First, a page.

SKO stands for sales kickoff. A sales kickoff is a meeting for a company’s sales teams, typically held in January or February at the beginning of the fiscal year. In this meeting, sales leaders get everyone on the same page for how they’ll grow business in the new year.

Courtesy of Lisa Beck. Another popular subset of unique names are those that are derived from the (most often) grandmother’s first name. So Gabby McCree is Gigi. “It’s an abbreviation for ‘Grandma Gabby’ and also my initials growing up,” she says. (Her husband, Don, went with Pop Pop.)

The Seven Nations were located at Lorette, Wolinak, Odanak, Kahnawake, Kanesetake, Akwesasne and La Présentation. Sometimes the Abenaki of Wolinak and Odanak were counted as one nation and sometimes the Algonquin and the Haudenosaunee (Iroquois) at Kanesetake were counted as two separate nations.

The Creek Indians were a confederation of tribes that belonged primarily to the Muskhogean linguistic group, which also included the Choctaws and Chickasaws. The Muskogees were the dominant tribe of the confederacy, but all members eventually came to be known collectively as Creek Indians.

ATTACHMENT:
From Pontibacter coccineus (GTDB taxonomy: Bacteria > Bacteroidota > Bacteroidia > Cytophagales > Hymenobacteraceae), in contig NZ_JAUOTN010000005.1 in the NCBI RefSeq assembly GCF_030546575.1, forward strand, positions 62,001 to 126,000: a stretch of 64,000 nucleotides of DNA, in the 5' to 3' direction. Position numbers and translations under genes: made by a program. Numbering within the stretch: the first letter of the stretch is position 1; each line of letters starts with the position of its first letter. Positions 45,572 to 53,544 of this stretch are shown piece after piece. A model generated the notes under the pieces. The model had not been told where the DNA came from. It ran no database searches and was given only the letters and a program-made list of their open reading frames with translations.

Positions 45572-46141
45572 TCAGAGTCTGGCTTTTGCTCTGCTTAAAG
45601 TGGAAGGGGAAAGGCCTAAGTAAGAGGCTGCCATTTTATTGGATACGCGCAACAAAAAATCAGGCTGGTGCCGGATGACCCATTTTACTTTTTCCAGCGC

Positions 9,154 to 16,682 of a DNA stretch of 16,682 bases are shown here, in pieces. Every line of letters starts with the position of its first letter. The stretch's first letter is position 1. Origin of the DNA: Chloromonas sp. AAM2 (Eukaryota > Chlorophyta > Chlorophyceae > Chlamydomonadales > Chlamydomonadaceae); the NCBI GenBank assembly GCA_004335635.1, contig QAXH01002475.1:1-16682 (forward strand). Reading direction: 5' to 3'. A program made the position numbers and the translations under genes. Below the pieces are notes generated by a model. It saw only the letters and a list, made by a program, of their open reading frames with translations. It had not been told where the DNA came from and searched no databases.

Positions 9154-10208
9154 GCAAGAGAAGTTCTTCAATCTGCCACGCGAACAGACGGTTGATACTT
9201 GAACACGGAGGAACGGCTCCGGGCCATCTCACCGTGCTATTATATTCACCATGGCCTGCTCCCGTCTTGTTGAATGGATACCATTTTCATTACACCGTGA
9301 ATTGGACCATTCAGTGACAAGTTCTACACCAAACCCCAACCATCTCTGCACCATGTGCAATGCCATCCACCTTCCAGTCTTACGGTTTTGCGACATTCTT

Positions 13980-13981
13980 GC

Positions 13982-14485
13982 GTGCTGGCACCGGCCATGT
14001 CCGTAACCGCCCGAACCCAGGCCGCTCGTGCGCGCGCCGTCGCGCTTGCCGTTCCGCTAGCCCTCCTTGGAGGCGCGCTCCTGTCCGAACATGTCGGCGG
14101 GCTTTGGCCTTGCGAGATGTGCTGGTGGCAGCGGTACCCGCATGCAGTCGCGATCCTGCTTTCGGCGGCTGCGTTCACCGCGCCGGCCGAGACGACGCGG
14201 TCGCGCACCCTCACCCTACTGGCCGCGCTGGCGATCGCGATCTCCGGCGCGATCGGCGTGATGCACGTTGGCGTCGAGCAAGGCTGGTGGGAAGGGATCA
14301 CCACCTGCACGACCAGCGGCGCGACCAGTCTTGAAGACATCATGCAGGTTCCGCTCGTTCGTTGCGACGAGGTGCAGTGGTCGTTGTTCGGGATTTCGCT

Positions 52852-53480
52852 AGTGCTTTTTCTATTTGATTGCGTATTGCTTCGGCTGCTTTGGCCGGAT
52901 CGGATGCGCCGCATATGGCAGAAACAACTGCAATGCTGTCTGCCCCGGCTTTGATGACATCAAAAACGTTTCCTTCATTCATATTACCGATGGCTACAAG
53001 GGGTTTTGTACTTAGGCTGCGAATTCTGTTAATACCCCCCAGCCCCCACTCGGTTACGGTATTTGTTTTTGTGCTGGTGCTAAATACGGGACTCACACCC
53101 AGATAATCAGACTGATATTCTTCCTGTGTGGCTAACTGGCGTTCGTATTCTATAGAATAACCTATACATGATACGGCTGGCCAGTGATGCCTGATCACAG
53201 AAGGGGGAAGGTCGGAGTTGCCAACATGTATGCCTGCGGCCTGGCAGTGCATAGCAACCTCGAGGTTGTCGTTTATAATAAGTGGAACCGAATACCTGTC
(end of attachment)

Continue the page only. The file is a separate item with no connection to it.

The Green Corn Ceremony is a celebration of the new corn and the New Year. It is a time of forgiveness and purification for both the ceremonial grounds and the Creek people.

Common rituals included: (a) conducting a wake service the night before burial; (b) never leaving the body alone before burial; (c) enclosing personal items and food in the casket; (d) digging graves by hand; (e) each individual throwing a handful of dirt into the grave before covering, called giving a “farewell …

Nana is the most common nickname for a Grandma in thirty-two states. But if someone doesn’t call their grandmother Nana, odds are they do call her Grammy or Gram, as these are relatively popular alternatives to Grandma, as well.

Grandma: Nani (maternal), Nana (paternal) Grandpa: Dadi (maternal), Dada (paternal) “In our Indian culture, ‘nani’ is maternal grandmother, and ‘dadi’ is maternal grandfather.